VETERINARY MEDICINE: ANCILLARY SUPPORT SERVICES Back
** SAFETY NOTICE**
Before Explorers enter a working environment, review the hazards and risks faced in veterinary medicine; the precautions that are taken to prevent injury, illness, and disease transmission to caregivers and other animals; and the use of appropriate controls. Explorers should be provided appropriate training and personal protective equipment (PPE) before entering the working environment. Please consider whether they may need to be excluded from certain procedures, areas, or exams (e.g., X-rays or clinical laboratory procedures), and make appropriate safety accommodations. Due to the known hazards of ionizing radiation (X-rays), Explorers may not participate in the taking of radiographs. Trained laboratory technicians or their equivalent must be in immediate attendance whenever any clinical laboratory procedures are being carried out.
This session provides participants with an introductory understanding of various ancillary diagnostic support fields that a veterinarian uses in providing animal health care. Radiology techniques, including x-ray and ultrasound, and clinical laboratory testing are just a few of the “tools” used by veterinarians to help diagnose and treat their patients that will be explored in this session.
- Veterinary Medicine
As you engage your post in activities each meeting, please include comments, discussions, and feedback to the group relating to Character, Leadership, and Ethics. These are important attributes that make a difference in the success of youth in the workplace and in life.
By the end of this session, participants will be able to:
- Understand the safety concerns and practices that must be implemented while working with these various instruments and machines.
- Understand the role these ancillary tools play in veterinary medical health care.
- Learn what a radiograph is and how to interpret its images.
- Learn what an ultrasound is, how to interpret its images, and how it differs from a radiograph.
- Differentiate the various types of clinical laboratory equipment used in veterinary medicine and the tests they perform. Understand the value of the test results these instruments provide to the veterinarian.
- Understand the educational requirements for veterinarians, including high school and college courses that would be beneficial to a career using these machines and instruments and interpreting the results they provide.
- Laptop computer or equipment to view videos
- Safety glasses
- Non-latex rubber gloves
Speaker: Introduction to Ancillary Support Services
- Have the speaker (veterinarian, veterinary technician, or laboratory technologist) discuss the basic function of the radiographic process and radiograph machine (digital or film). Stress the importance of the practices used to ensure personal safety from exposure to x-rays.
- Have the speaker discuss the basic function of an ultrasound machine.
- Discuss the differences between the images that each machine captures and the value to the veterinarian in using one machine or the other.
- Discuss what a clinical laboratory is and its importance to the veterinarian in making health care decisions.
- Discuss the ethical concerns that must be considered in deciding whether or not to use these types of ancillary tools.
- Discuss which courses in high school and college might relate to careers in radiology, ultrasound, and clinical laboratory science.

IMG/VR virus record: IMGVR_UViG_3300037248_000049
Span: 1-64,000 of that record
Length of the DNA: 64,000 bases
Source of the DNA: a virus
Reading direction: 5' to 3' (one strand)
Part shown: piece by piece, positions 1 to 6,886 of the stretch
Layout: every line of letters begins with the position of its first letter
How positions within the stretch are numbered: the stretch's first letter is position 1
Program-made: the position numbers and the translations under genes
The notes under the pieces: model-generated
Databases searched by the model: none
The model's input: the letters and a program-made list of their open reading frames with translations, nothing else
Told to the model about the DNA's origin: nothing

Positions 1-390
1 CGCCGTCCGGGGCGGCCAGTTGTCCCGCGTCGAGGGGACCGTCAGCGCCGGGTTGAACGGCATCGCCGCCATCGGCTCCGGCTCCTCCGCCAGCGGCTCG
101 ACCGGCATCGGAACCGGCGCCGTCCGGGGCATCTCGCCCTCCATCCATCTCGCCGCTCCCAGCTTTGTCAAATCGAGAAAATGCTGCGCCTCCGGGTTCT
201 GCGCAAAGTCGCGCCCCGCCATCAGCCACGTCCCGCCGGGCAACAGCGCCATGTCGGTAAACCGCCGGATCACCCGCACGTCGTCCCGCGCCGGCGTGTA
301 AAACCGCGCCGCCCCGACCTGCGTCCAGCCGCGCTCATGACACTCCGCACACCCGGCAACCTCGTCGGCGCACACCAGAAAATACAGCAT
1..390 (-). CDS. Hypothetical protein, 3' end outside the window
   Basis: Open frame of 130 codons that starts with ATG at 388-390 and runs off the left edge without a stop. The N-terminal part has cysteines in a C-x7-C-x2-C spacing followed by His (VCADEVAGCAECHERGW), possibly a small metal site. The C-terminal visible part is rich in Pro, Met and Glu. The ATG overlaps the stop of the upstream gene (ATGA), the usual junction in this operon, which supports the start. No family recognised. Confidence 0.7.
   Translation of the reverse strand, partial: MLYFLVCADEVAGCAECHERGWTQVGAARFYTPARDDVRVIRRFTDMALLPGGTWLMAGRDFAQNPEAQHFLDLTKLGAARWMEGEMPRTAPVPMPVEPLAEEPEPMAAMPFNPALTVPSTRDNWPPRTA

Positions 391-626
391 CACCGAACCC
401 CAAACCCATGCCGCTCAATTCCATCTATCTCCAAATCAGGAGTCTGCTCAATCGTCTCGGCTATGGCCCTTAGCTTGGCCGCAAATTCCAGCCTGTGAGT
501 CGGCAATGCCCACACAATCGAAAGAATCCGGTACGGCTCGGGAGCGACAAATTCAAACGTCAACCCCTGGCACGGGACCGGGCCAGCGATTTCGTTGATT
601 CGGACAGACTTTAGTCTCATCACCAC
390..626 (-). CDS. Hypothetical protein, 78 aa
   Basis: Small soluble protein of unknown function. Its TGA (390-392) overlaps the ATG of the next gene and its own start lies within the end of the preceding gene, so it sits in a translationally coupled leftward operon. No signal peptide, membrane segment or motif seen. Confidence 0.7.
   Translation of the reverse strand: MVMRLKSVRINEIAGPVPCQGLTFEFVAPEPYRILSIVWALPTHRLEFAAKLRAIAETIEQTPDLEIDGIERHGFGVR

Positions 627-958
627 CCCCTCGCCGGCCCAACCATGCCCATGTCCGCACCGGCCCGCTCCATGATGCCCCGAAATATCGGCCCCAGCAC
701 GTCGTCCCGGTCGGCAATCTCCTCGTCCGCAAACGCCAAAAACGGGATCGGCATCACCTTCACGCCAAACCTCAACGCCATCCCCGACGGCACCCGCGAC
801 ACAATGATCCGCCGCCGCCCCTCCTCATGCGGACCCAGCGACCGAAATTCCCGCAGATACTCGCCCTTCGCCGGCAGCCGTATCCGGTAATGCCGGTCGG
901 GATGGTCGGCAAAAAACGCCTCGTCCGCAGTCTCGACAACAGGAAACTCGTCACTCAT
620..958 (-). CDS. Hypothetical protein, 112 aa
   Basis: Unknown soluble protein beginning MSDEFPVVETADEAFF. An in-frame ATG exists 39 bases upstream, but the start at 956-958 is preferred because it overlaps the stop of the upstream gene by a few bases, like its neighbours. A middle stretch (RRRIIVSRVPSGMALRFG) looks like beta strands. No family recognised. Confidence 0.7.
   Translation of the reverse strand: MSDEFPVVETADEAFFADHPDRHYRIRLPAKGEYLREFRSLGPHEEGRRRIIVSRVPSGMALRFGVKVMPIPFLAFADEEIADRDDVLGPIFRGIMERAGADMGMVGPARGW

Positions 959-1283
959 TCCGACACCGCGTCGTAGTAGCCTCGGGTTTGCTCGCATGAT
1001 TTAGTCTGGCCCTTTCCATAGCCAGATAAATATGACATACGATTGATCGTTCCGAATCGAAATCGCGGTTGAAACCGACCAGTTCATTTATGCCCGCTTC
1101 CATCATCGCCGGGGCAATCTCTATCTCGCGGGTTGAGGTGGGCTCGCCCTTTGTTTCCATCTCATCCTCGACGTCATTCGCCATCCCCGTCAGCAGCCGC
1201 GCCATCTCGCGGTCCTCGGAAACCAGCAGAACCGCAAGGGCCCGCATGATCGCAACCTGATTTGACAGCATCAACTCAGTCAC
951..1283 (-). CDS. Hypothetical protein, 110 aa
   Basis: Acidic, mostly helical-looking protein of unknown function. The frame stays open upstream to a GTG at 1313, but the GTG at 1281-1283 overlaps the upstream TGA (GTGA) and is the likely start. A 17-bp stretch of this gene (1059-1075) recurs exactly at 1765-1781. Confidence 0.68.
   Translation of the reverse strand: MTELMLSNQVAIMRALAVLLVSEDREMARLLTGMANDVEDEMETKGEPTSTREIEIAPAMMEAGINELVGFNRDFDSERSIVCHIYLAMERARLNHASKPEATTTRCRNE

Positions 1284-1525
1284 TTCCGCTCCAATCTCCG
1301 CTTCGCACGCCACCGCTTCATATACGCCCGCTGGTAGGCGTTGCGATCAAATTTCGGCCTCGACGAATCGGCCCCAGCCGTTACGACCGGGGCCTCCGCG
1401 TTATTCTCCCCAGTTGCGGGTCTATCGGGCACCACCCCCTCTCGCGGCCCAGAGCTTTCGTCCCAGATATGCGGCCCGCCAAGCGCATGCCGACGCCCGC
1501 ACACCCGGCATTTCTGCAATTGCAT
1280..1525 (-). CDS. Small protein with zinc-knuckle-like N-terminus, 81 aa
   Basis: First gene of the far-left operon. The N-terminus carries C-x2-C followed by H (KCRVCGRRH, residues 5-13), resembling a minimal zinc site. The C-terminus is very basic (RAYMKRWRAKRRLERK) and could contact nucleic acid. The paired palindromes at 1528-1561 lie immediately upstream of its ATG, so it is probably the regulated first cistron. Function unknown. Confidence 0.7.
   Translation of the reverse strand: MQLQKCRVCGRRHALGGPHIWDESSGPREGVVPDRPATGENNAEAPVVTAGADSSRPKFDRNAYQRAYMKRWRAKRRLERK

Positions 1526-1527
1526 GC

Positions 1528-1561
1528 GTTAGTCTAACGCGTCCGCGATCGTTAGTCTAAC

Practical Experience With Radiology and Ultrasound
- Show videos introducing radiology (digital or film), ultrasound, and clinical laboratory science for veterinarians. Select videos from a reputable online source or other resource. View the videos in advance to make sure they are appropriate.
- Have the participants look at radiograph films or digitally produced radiographs and determine the body parts visualized. Provide instruction on what is considered normal and abnormal. Have the participants look at a contrast radiographic study and discuss what the study reveals.
- Have the participants observe a live animal ultrasound procedure (non-invasive). Provide instruction on what is considered normal and abnormal. If possible have the participants operate the ultrasound and see if they can identify anatomic structures in an animal.
Tour of Clinical Laboratory and Practical Experience
- Tour a clinical laboratory with a trained laboratory technician (or their equivalent). If possible, have the technician demonstrate how the laboratory equipment works and describe the results each instrument provides to the veterinarian.
- If possible have the participants perform a urinalysis (dipstick), view a fecal parasite exam with a microscope, do a heartworm exam, and observe the making of a fresh blood smear before viewing the preparation under a microscope.
- Hold a discussion about what Explorers have learned about the importance of clinical laboratory services.
Some sample questions are below. They are designed to help the participants apply what they have learned to their own interests. You are welcome to use these questions or develop your own questions that relate to your post or specific area of focus.
- What aspects of the ancillary support services session interested you the most?
- What ethical concerns will a veterinarian encounter in this type of veterinary health care?
- What did you learn during this session about the variety of ancillary support devices available to a veterinarian for providing health care to animals?
- What can you do now, during your time as a student, to prepare yourself for a career in veterinary medicine? Why is this topic important?
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